As Christmas approaches, most people look for ways to show kindness and charity. We may slip some change in the Salvation Army bucket outside the grocery store, buy gifts for a needy child, or bake cookies for a lonely neighbor.
But have you put thought into how you can show more charity online, especially with other Christians? Instead of getting into yet another Twitter fight or angry Facebook thread, let’s try to be more gracious to each other.
I believe these six steps can help us have a charitable interpretation of the words and deeds of others and demonstrate to the watching world that Christians can disagree about serious issues, but do so in love.
1. Assume the best–
How often do you automatically assume those who disagree with you do so because of some fault? They don’t love others like I do.They don’t care about the Bible like I do.
Instead, why not give them the benefit of the doubt? Go into the discussion believing the other person has a heart for people and God’s Word. Proceed from that starting point and the conversation may go much differently.
2. Speak honestly–
On several occasions, I read posts that were purportedly disagreeing with my viewpoint, but I could not recognize my opinion in their words. My position was being caricatured instead of being given a fair hearing. I’m sure you’ve had similar experiences.
We should work to convey the convictions of others with honesty. The sign of someone truly confident in their position is the ability to fairly present the arguments of their opponents and then, and only then, demonstrate why you disagree with them.
3. Be personable, not personal–
The easiest way to attack is to go after the person making the argument. But if we actually want to dialogue and have a discussion, then we need to deal with the issues being presented, not the ones presenting them.
One of the simplest ways to do this is to remember those on the opposing side of an issue are actual people. They are more than pixels on a screen. When you call some a heretic over a third tier issue, you aren’t doing so to a Twitter account. You are literally telling an individual person created in God’s image that they are outside of the faith. That is not something to be done flippantly.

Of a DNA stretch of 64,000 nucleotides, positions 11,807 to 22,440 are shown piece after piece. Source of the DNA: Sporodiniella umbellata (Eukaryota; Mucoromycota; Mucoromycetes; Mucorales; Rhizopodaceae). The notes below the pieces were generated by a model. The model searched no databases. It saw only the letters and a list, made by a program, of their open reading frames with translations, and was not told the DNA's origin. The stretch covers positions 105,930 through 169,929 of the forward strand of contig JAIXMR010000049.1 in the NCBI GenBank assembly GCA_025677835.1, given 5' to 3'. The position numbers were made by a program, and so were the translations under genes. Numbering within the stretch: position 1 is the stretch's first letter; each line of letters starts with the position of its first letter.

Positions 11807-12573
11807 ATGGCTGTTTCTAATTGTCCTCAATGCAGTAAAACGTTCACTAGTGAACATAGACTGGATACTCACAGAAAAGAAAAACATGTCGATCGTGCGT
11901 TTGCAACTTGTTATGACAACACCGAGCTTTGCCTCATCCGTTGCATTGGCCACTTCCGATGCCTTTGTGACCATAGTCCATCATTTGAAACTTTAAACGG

4. Don’t enflame emotions–
How easy is it to go over the top online with emotional language? It comes so natural and we get rewarded for it. Calm, measured tweets don’t often get retweets. Fair, loving blog posts don’t frequently go viral.
We elicit temporary gains with bomb-throwing – increased web traffic and nods of approval from those on our side among other things. But in the long term, the scorched earth can leave us with very little worth having after the fires have died down.
5. Step away from social media–
Smugness and sarcasm come fairly easy online. Conveying deep theological concepts? Consistently displaying love to those who disagree with you? Those are much harder to do and almost impossible to do in short social media posts.
For those of us who enjoy social media, this can be difficult. But sometimes the best thing we can do is put down the phone and step away from the argument before we say something we will (or should) regret.
6. Pray for each other–
How often do we stop and pray for those with whom we disagree? No, not like how the Pharisee prayed for the tax collector. Not prayers where we thank God we’re not like thosepeople.
I have to believe if we stopped and prayed for the person we see as our enemy, we won’t see them in that light much longer. If we are praying for God to work in their life, reveal more of Himself to them, bless the work they are doing for Him, encourage them in their faith, we might start seeing them as a brother or sister in Christ.
There is always another Twitter fight around the corner. Someone will say something you disagree with on Facebook tomorrow. I am holding out hope it will be different this time. My prayer is that Christians will choose to be Christlike.
May 1 Peter 4:8 echo through our conversations despite disagreements. “Above all, maintain constant love for each other, since love covers a multitude of sins.”
Aaron Earls is online editor of Facts & Trends. He is also a freelance writer whose work has appeared at numerous sites, including The Washington Post, World Magazine, and Think Christian.